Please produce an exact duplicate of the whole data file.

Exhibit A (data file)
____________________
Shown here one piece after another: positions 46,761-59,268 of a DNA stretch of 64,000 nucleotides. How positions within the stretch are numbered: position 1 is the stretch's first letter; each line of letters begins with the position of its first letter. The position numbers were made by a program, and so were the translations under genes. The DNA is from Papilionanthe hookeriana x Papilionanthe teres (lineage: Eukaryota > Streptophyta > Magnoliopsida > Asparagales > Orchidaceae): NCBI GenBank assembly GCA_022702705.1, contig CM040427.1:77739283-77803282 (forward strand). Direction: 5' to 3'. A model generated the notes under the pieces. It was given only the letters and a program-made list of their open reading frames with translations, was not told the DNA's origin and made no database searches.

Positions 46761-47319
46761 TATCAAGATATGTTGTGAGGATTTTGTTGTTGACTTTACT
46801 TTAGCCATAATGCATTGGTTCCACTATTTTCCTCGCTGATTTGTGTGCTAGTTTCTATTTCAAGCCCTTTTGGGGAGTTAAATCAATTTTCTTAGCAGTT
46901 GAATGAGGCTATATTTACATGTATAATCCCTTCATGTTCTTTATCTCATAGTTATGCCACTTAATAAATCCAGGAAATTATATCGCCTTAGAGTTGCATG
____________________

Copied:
Shown here one piece after another: positions 46,761-59,268 of a DNA stretch of 64,000 nucleotides. How positions within the stretch are numbered: position 1 is the stretch's first letter; each line of letters begins with the position of its first letter. The position numbers were made by a program, and so were the translations under genes. The DNA is from Papilionanthe hookeriana x Papilionanthe teres (lineage: Eukaryota > Streptophyta > Magnoliopsida > Asparagales > Orchidaceae): NCBI GenBank assembly GCA_022702705.1, contig CM040427.1:77739283-77803282 (forward strand). Direction: 5' to 3'. A model generated the notes under the pieces. It was given only the letters and a program-made list of their open reading frames with translations, was not told the DNA's origin and made no database searches.

Positions 46761-47319
46761 TATCAAGATATGTTGTGAGGATTTTGTTGTTGACTTTACT
46801 TTAGCCATAATGCATTGGTTCCACTATTTTCCTCGCTGATTTGTGTGCTAGTTTCTATTTCAAGCCCTTTTGGGGAGTTAAATCAATTTTCTTAGCAGTT
46901 GAATGAGGCTATATTTACATGTATAATCCCTTCATGTTCTTTATCTCATAGTTATGCCACTTAATAAATCCAGGAAATTATATCGCCTTAGAGTTGCATG